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Friday 19

Not long ago, there was a minor scandal when Bill Cosby walked off the set over an NBC decision to censor a sign in his TV son's bedroom. The sign called for an end to apartheid in South Africa. NBC said the sign was too political for Middle America; Cosby argued it was typical of black America. It's a good story to keep in mind when attending today's panel discussion, The Cosby Show: How TV Views the Black Family, which will feature Dr. Alvin Poussaint, associate professor of psychiatry at Harvard and consultant to Cos, as well as WLS's Bill Campbell, Channel Nine news anchor Pat Harvey, and Mayor Sawyer's new press secretary, Monroe Anderson. The discussion is free and starts at 1 PM in room 605 at the Chicago Circle Center, 750 S. Halsted. It's part of black history month at the University of Illinois at Chicago. Call 996-7758 for more information.

According to a recent 60 Minutes report, the Marion federal prison is probably the toughest place to be locked up in the USA. The Committee to End the Marion Lockdown says that among other things Marion's general policy of locking inmates in their cells 23 hours a day is inhuman. The group is trying to raise funds as well as consciousness about prison conditions with its showing tonight of Attica, a documentary about the 1971 prison riot that claimed 44 lives. The screening starts at 7:30 at the Wellington Avenue Church, 615 W. Wellington. Admission is $3 and child care is available. For more, call 663-5046.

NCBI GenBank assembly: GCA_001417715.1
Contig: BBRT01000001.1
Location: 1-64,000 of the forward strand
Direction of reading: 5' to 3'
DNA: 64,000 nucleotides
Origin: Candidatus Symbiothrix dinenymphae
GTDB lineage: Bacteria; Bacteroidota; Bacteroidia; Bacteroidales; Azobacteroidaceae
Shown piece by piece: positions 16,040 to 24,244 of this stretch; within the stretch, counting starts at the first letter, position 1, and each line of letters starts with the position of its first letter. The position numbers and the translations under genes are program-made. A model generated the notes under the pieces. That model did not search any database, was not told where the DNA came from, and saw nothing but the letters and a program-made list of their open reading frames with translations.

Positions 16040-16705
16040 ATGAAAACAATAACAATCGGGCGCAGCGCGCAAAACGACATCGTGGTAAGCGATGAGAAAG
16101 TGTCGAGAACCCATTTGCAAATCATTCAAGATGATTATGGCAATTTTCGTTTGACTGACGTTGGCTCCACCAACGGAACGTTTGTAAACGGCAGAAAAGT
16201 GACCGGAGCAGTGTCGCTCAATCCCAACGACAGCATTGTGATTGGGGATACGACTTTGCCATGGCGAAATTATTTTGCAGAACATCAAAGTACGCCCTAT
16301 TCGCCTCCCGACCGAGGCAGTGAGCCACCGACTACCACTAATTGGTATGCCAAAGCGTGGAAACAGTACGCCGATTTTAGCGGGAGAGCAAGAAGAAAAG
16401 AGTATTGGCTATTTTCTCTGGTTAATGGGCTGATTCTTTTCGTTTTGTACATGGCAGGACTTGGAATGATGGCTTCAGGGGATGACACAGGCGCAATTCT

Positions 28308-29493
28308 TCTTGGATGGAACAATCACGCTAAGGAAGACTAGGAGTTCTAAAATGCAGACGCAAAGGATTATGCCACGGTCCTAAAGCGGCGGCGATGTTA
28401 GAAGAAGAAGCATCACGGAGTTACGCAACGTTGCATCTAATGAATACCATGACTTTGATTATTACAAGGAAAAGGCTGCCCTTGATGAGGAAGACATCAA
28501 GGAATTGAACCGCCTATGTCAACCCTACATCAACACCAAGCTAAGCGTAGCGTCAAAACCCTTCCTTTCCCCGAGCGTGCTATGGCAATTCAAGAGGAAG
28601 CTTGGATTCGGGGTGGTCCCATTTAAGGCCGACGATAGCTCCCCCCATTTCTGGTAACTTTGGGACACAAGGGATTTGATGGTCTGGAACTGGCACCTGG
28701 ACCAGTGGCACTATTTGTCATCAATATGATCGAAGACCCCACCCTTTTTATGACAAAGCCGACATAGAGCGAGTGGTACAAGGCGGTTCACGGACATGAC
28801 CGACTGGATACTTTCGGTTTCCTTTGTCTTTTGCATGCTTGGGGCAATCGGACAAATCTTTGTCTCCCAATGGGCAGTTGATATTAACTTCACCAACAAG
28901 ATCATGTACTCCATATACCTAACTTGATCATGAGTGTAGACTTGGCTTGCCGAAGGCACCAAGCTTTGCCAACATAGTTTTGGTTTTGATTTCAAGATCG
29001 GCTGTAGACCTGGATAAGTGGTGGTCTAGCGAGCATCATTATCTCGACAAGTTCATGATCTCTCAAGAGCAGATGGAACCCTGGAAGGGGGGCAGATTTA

Saturday 20

In Greek mythology, dragons were slain by Hercules, Apollo, and Perseus. Sigurd, Siegfried, and Beowulf killed them in Norse, German, and early English legends. But the Chinese thought of the dragon as a god, a tradition shared throughout Asia. The Tet Organizing Committee welcomes the Year of the Dragon at the Vietnamese Lunar Now Year Celebration, beginning at 9 this morning at the International Conference Center, 4750 N. Sheridan. Admission is free. More than 30 booths will have cultural exhibits, food, and other goodies. The traditional New Year ceremony and cultural performance starts at 12:30 PM. Call 728-3700 for more.

The city fathers (and mothers) didn't much care for the great Nelson Algren when he lived here, and when Mike Royko briefly got a stretch of street named after Algren, its residents rejected the change. Now the author of The Man With the Golden Arm and Chicago: City on the Make is acquiring a posthumous respectability, and this quintessential Chicago writer is being honored with a free special exhibit at the Public Library Cultural Center, 78 E. Washington, called Writing In the First Person, Nelson Algren 1909-1981. The show includes original manuscripts, first editions, correspondence, and photographs. At 1 today at the Cultural Center there'll be a free symposium on Algren that will include writers and critics who knew him. Call 269-2926 for more information.

Jock be limbo, Jock be quick, Jock go under the limbo stick! How low can you go? Find your true depth tonight at the Lizard Lounge Limbo Party, where the sounds of Mighty Sparrow, Calypso Rose, Tito Puente, and other Caribbean faves will bring you to your knees. The fun starts at 9 at 1824 W. Augusta. There's a $2 cover charge. The winner gets dinner for two. For more information, call 252-9428.

Sunday 21

Purim celebrates Esther's chutzpah in persuading the Persian king Ahasuerus, her rather insensitive husband, to abandon the advice of his defense minister, Haman, who wanted to annihilate the Jews. Some scary scenes from the story are fleshed out by actors and mannequins in the North Suburban Lubavitch Chabad's Haman's Purim Spook and Fun House, located at the Young Men's Jewish Council, 800 Clavey Road in Highland Park. A video of the story will be shown and children can do crafts. The festivities begin at 1 today; the spook house is $1, crafts 50 cents. For details call 433-1567.